State laws legalizing medical and recreational cannabis played “a significant role” in small but troubling spikes in veterans diagnosed as addicts by the Veterans Health Administration, a study found.
Seventeen public health researchers published the study Wednesday in JAMA Psychiatry, analyzing millions of annual records for Veterans Health Administration patients from 2005 to 2019.
Over that period, they found recreational cannabis accounted for 9.8% of the total addiction increase among veterans in states that legalized it for that purpose, while medical marijuana accounted for 4.7% of the surge in states that let doctors prescribe it.
The link was even higher in patients aged 65 to 75 years, where medical legalization accounted for 8.1% of the overall rise in addictions and recreational legalization accounted for 18.6% of the increases.
Such results are troubling since cannabis products on the market have become more potent as legalization spreads and since 20% to 30% of marijuana users are addicts, the researchers said.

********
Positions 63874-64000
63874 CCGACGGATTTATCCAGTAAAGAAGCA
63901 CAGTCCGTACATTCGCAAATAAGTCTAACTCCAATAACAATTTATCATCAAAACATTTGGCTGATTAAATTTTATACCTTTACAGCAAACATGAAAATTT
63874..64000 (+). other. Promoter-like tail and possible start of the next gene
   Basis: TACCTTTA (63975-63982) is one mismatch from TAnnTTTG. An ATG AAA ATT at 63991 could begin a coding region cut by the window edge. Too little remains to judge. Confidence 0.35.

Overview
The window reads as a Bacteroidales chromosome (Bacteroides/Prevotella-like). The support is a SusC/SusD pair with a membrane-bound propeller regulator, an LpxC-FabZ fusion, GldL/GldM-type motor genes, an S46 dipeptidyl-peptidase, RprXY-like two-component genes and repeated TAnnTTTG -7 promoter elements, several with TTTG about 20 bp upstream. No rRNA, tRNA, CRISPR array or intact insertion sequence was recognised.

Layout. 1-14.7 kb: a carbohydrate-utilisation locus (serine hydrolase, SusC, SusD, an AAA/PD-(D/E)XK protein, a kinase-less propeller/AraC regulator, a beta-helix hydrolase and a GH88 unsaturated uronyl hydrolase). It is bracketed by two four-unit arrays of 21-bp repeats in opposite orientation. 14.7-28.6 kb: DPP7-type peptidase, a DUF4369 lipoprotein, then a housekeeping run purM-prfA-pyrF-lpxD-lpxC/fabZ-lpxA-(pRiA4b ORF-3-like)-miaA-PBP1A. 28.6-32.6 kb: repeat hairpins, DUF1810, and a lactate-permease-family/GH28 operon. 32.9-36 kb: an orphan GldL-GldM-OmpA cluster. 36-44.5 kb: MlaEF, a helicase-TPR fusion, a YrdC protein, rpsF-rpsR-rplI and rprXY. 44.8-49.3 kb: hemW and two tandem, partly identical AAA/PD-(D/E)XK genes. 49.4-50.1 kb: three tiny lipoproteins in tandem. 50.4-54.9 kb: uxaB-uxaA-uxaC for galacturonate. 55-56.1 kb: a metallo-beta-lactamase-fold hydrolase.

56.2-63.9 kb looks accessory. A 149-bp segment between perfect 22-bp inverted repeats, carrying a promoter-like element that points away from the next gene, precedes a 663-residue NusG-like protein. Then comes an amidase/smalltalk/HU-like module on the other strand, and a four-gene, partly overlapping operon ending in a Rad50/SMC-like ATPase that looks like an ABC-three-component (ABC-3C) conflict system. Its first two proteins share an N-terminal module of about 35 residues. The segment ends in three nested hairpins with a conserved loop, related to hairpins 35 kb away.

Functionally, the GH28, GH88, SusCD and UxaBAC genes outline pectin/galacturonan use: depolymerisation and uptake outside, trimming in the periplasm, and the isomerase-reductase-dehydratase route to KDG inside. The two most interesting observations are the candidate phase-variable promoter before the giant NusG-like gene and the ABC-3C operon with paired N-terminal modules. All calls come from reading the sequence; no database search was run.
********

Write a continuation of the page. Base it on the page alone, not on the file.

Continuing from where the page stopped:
“The U.S. national increase in [cannabis use disorder] diagnoses regardless of state laws underscores a growing need in the VHA and elsewhere to screen for cannabis use and offer evidence-based treatments,” they wrote in the study.
The study said cannabis use addiction is “characterized by problematic use, clinically significant distress or impairment, symptoms including tolerance, withdrawal, and neglect of other activities, and psychosocial and health-related problems.”
The VHA did not respond to a request for comment on the findings.
• Sean Salai can be reached at firstname.lastname@example.org.
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